Background on FWDP
The Fourth World Documentation Project
The Fourth World Documentation Project was organized by the Center For World Indigenous Studies (CWIS) in 1992. Its mission is to document and make available to tribal governments, researchers and organizations, important documents relating to the social, political, strategic, economic and human rights situations being faced by Fourth World nations and create a historical archive of the political struggles waged by Indigenous Peoples to assert their rights as sovereign nations. The FWDP gathers documents from nations and organizations around the world and processes them into electronic text for distribution on the Internet, Peace Net and other computer networks. These documents form an electronic archive of voices and ideas from the Fourth World.
In 1979 the Conference of Tribal Governments hosted by the Shoalwater Bay Tribe passed a resolution sponsored by the Muckleshoot Tribe urging the establishment of a documents and research center to advance Indian rights and strengthen Indian Governments. To fill this important need Chief George Manuel (Shuswap) and Rudolph C. Rÿser (Cowlitz) joined by Russell Jim (Yakama), Dr. Kenneth Benshoof, Ralph Eluska (Aleute) and Joseph Ryan founded the Center For World Indigenous Studies (CWIS) as a non-profit research and education organization.
Over the past eleven years CWIS has archived thousands of documents generated by tribal governments, inter-tribal organizations, county, state and federal governments and international bodies like the United Nations. The idea was that researchers, Indian governments, tribal schools and colleges and interested persons could have access to documents once they were collected. The Center's archive is unique in that it forms an historical record of the advances made by Indian Nations throughout the Western Hemisphere. Documents held in the Center's archives record important decisions, issues and data reflecting tribal efforts to regain sovereignty, strengthen tribal cultures and build economies. Many tribal governments and inter-tribal organizations have made contributions to the CWIS archives. CWIS became the repository for a rich collection of historical documents, records, reports, proposals, and publications generated by and about Indian nations.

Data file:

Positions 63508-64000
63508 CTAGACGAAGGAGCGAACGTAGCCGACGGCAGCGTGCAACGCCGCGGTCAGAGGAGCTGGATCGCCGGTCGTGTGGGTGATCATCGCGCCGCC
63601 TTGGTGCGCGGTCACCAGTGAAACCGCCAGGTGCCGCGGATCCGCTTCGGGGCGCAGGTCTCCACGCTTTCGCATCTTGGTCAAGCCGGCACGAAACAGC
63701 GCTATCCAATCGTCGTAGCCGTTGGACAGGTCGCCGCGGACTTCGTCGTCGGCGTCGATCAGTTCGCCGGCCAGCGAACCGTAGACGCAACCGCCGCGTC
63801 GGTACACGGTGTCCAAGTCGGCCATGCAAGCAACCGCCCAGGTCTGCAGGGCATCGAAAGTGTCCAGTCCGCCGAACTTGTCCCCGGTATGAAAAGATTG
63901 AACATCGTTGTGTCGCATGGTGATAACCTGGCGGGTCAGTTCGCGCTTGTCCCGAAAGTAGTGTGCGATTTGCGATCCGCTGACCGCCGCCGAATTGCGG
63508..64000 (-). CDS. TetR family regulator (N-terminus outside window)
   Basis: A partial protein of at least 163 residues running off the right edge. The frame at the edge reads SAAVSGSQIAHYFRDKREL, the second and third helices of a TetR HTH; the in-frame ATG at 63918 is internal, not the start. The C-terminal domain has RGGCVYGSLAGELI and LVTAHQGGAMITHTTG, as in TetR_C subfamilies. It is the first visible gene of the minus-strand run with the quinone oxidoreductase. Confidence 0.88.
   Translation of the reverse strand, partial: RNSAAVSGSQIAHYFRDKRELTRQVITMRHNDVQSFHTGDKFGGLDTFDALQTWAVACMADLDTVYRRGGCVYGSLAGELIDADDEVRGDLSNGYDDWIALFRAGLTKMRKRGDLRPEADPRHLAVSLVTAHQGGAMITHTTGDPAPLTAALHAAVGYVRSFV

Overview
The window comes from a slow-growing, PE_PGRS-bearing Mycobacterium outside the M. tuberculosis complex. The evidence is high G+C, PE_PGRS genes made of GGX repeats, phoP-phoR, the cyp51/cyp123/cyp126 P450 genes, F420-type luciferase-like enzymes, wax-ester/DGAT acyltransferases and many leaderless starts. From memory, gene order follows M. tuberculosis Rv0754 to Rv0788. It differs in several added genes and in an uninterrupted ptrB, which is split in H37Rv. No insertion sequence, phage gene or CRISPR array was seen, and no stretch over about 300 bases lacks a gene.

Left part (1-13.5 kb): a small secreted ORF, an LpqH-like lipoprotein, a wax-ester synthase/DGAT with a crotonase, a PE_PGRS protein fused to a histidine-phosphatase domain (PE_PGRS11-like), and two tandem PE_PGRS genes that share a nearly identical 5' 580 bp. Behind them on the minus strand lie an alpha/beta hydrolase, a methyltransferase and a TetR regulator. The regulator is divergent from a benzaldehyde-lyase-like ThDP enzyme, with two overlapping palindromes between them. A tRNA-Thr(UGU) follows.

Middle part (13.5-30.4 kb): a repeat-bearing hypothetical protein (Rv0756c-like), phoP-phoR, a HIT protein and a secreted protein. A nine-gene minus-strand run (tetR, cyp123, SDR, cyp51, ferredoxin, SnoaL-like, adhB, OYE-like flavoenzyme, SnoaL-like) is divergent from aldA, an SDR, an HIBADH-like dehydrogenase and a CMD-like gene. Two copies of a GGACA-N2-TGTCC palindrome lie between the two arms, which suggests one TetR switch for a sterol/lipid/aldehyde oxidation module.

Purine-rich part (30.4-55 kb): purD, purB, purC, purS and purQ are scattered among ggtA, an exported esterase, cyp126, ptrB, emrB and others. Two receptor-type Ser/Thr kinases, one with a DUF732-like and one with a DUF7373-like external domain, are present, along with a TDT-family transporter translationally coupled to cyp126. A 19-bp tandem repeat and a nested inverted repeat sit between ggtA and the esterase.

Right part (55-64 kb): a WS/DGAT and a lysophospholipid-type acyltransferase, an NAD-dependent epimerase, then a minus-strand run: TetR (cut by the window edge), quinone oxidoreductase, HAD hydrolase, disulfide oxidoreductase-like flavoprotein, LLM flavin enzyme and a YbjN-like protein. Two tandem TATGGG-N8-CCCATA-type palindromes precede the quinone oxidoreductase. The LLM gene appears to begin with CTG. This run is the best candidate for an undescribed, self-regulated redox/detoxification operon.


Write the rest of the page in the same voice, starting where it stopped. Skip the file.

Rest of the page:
In 1992 the CWIS organized the Fourth World Documentation Project (FWDP) to make documents and information more accessible to tribal governments and researchers by making documents available via the Internet and other online computer services. Tribal Officials and researchers can now have direct access to a growing number of documents by accessing the Center's many Internet offerings.
Currently the FWDP archives contain over 500 documents on Fourth World nations in the Americas, Africa, Asia, Europe, Melanesia and the Pacific. The documents include essays, position papers, resolutions, organizational information, treaties, UN documents, speeches and declarations. The FWDP forms an electronic library of tribal documents and documents important to tribal governments. Since its inception, the FWDP has become a primary information resource for a number of Universities, state and federal agencies, as well as Indian scholars and tribal councilmen.